Eye exams are part of the Be Healthy workplace program

Each year, Novartis locations worldwide will participate in “Be Healthy Celebration Week”-- five days of health and well-being activities, including free health checks, exercise classes and healthy foods.

  • Novartis sets Be Healthy standards on a company-wide level and provides all sites with a tool kit on the program. But because the health programs are designed and implemented by local teams, each program is tailored to appeal to employees based on local culture and interests.

  • Be Healthy was recently featured in CNBC’s Responsible Business Television series. Watch the video

Critical Success Factors

Novartis employees in Canada exercise outside

Innovative communications: Health promotion communications provide fun, upbeat messaging about how to live a healthier lifestyle at home and work – in place of traditional, dry medical information -- and practical, easy-to-implement tips for improving one’s health. In addition, a single eye-catching brand for Be Healthy helps employees easily identify health promotion activities taking place anywhere across the company.

Leadership support: Be Healthy was launched and championed by Novartis’ CEO Joseph Jimenez – who is committed to health and well-being for all Novartis associates — together with the Novartis leadership team. With this strong support, sites worldwide were encouraged to put resources behind implementing the program.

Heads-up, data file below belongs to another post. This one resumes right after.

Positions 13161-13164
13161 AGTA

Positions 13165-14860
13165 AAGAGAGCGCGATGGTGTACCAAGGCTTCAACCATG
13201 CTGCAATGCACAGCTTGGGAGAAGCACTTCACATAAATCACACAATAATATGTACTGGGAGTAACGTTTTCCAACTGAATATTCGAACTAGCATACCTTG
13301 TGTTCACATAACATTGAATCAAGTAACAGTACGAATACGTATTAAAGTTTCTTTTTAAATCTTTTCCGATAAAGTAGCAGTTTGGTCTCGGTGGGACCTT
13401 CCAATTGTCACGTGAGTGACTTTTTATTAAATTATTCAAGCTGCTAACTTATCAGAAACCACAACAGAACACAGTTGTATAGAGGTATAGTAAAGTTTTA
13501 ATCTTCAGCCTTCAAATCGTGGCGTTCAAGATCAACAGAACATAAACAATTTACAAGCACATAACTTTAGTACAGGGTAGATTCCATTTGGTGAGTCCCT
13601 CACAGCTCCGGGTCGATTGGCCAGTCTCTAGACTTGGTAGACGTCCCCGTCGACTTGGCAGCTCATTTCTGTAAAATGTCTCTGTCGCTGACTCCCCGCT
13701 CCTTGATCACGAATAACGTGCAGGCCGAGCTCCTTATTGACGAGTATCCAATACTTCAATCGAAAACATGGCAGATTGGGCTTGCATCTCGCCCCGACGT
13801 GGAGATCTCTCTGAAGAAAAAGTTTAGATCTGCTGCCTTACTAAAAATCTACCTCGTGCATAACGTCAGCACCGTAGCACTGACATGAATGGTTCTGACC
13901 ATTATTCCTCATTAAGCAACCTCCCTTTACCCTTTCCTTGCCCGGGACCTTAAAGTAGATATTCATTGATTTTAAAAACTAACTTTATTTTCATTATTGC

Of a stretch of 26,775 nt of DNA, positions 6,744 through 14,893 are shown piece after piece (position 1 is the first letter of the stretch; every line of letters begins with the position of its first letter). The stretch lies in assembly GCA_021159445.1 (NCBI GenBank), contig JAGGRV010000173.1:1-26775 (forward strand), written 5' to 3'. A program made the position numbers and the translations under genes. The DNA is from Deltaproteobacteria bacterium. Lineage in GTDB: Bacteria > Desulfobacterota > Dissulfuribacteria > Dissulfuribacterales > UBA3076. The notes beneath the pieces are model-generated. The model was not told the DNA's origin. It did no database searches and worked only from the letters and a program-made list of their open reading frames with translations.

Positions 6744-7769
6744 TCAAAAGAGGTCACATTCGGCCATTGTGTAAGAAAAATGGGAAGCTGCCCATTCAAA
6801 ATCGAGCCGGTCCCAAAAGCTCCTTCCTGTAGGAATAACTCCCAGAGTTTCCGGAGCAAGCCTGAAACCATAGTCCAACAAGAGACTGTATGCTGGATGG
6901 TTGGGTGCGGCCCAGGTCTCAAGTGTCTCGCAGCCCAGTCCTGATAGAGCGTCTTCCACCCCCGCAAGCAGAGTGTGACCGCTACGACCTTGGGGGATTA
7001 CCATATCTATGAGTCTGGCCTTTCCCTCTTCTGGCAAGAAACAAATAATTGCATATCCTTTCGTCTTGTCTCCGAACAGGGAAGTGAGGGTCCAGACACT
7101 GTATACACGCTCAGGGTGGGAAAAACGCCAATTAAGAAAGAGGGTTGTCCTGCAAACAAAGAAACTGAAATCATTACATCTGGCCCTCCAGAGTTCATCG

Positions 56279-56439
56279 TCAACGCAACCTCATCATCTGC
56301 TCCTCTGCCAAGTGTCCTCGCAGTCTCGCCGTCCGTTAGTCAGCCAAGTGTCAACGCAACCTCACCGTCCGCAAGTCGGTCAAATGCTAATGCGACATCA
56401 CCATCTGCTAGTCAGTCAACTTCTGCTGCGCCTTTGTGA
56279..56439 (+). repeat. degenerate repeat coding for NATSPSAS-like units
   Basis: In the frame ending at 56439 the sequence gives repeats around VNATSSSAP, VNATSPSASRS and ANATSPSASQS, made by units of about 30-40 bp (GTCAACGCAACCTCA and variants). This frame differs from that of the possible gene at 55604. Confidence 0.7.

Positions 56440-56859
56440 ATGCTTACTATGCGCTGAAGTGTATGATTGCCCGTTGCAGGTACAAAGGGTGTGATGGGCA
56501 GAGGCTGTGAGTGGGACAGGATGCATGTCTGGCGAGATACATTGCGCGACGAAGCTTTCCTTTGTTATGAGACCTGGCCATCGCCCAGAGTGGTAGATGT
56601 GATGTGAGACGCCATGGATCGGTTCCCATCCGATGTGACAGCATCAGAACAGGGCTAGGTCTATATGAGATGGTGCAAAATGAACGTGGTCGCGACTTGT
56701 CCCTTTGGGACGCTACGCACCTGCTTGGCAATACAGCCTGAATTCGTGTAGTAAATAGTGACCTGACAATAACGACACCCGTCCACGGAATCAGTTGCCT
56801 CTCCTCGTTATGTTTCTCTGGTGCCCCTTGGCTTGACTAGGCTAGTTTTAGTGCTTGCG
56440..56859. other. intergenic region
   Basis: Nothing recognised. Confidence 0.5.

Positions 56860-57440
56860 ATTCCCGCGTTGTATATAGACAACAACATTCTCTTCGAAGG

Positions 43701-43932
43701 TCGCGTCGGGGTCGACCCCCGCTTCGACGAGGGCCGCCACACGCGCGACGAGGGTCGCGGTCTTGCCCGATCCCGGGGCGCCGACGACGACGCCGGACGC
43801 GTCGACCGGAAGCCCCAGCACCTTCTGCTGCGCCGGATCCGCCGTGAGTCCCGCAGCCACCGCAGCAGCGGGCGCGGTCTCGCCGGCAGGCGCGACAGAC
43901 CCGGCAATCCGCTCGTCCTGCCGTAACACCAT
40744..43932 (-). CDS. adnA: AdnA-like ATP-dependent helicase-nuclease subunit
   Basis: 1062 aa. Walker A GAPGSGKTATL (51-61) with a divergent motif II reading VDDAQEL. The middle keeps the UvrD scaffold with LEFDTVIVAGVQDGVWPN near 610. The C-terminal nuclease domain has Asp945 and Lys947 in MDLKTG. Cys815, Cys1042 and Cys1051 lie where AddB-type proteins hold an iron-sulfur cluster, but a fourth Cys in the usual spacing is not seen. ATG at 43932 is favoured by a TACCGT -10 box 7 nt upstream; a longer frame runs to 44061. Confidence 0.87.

Diversity in a global campaign: Programs are tailored for unique local conditions, partnering with local health insurers, associations and governments to make activities more successful and cost effective. Local implementation has led to local ownership and long-term sustainability, along with respect for diversity.

Lessons Learned

The Be Healthy program in Mexico

Encourage friendly competition: In Novartis’ performance-oriented culture, health-focused interventions – particularly those in the Move pillar – were more successful when they incorporated some element of competition, such as the sports matches, between individuals, groups or even with one’s self.